Think beyond lettuce and cucumber to elevate your summer salad game. Roasted chickpeas, eggplant and smoky, honey-crisped halloumi will become your go-to main course salad for warm days and cool evenings.
This is my kind of salad. Hearty, a bit salty, a lot tangy; verging on bad for you. But I’ve got a wee story for you first. If you want to get straight to the recipe, shuffle on down to the bottom. :-)My girl Rachel, just home from uni, yesterday declared that she has been craving halloumi. So, while she is unpacking all of her stuff, I am tapping away on this prescient post about halloumi salad when I should be making it for her.
This year, whilst studying her little heart out for a History of Art honours degree at the University of St Andrews, Rachel has discovered that she loves cooking. And I couldn’t be prouder. She even has her own Instagram dedicated to healthy, budget cooking. Nearly every day she shares real life posts (ie not fancied up or propped to high heaven) about how she has turns inexpensive foods into craveable, nutritious food.
I really didn’t see that coming!
For years and years she has been very happy eating my food; complimenting me nearly every meal; asking for seconds. As she made the leap from living with us, and the full catering I provided, to university and fending for herself I was, however, a bit concerned. Not about the academic stuff. I knew that wouldn’t be an issue. But I weirdly worried that I had spoiled her. I was concerned that she might only be interested in the eating part, not the planning and cooking part.
When she was very small, more to keep an eye on her than anything, I would put pots, bowls, flour, lentils, pasta etc on the floor, and do the real cooking around her. She was messy, but I loved seeing her cute ‘concentration face’ of pursed red lips and focused eyes; and her tumble of blonde curls that strayed into the various pastes she made (and hardened like concrete!). She knew what she made wasn’t edible. Tasting raw flour or pasta is not the best. But this didn’t put her off getting stuck in.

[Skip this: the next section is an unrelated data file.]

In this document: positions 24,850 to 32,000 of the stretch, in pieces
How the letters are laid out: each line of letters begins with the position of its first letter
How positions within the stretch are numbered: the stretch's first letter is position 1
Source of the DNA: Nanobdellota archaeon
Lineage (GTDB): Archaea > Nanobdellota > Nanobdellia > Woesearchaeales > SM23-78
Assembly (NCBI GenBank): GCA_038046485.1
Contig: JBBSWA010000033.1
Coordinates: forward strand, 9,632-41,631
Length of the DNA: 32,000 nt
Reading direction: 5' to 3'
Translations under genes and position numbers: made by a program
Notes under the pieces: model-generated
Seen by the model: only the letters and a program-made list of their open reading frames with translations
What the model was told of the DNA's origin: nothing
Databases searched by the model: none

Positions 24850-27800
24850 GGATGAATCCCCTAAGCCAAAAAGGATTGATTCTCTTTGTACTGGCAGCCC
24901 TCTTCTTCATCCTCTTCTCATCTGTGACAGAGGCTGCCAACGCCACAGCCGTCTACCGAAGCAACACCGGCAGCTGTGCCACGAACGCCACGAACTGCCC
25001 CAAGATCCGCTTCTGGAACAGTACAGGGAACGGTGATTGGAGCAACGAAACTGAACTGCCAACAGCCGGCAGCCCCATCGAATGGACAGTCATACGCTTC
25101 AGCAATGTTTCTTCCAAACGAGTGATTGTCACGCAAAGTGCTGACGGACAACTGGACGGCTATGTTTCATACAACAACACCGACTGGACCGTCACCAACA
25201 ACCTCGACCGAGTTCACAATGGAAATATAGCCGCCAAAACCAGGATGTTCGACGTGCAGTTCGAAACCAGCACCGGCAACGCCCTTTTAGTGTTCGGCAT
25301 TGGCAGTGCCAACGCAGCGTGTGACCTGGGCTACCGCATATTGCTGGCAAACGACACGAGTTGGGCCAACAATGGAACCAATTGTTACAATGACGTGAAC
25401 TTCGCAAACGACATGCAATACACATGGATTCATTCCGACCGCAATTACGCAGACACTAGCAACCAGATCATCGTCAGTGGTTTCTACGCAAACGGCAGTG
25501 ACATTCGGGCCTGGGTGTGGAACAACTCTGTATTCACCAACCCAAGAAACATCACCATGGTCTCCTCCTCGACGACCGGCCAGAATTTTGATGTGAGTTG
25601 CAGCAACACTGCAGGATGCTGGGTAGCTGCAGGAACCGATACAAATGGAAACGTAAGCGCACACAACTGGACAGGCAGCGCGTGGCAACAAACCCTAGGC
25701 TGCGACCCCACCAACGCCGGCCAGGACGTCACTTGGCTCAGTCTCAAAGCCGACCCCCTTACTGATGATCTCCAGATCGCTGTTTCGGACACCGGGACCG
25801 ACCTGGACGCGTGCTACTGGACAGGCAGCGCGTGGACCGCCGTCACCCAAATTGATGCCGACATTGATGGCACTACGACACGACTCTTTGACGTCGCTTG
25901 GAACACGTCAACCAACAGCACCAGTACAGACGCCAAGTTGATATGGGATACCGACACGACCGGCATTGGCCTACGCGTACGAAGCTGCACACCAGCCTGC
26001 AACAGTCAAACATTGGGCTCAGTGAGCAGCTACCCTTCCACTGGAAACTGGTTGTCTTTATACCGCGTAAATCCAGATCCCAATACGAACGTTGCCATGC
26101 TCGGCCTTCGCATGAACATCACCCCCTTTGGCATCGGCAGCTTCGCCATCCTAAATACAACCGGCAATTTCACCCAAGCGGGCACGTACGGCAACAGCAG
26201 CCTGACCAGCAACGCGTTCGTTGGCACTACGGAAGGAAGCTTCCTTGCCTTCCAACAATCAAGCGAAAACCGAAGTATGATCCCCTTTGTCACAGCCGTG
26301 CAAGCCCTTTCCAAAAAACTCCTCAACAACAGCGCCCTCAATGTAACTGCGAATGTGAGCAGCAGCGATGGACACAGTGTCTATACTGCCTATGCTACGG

Over the years she progressed from novice “raw chef” to standing on a stool, mini apron wrapped around her little body, pushing chopped vegetables into separate containers for a stir fry. And, a little older, she would stand on the same stool, my own apron tied double around her, shuffling onions around as they slowly sauteed in olive oil. From that step we would maybe make soup, a pasta sauce, or push the golden onions into bread dough for a glorious foccacia. Any number of things. I would talk to her about the Maillard reaction, the five tastes (yep, she knew about umami at the age of 5), and why tomatoes are better at room temperature than cold. Usually while we both danced to the radio.
She loved to be at the centre of the action. In fact, unlike many of her peers, she didn’t watch much television, preferring to hang out with me in the kitchen while Bob the Builder built without her. Over the years she became confident and creative in the kitchen, never using a recipe, just seeming to be able to put foods together that became more than the sum of their parts. A highlight was her spicy peanut butter and spring onion pasta: it is honestly delicious.
And then the inevitable happened. She preferred to sit and make music playlists, text her friends, watch episodes of Friends. I would ask for a hand in the kitchen, to which she always said okay. But it was reluctant. A few prods and reminders and she would come into the kitchen, stay for a few minutes and then wander away. Back to her phone, or her laptop. To be fair, it was often back to her schoolwork. I didn’t nag. Much. I am not a nagger. She would wash up the dishes without any fuss, and put things away from the dishwasher. I couldn’t really complain.
But I was secretly a tad concerned that this person that I was helping to bring up would join the many who weren’t interested in cooking. Not bothered at looking after themselves at the most fundamental level. Would she spend her university days, when you need your brain to be razor-sharp, eating salty, fatty takeaways, zero-nutrient Pot Noodles, pizza, plastic-cartoned foods pinged in the microwave?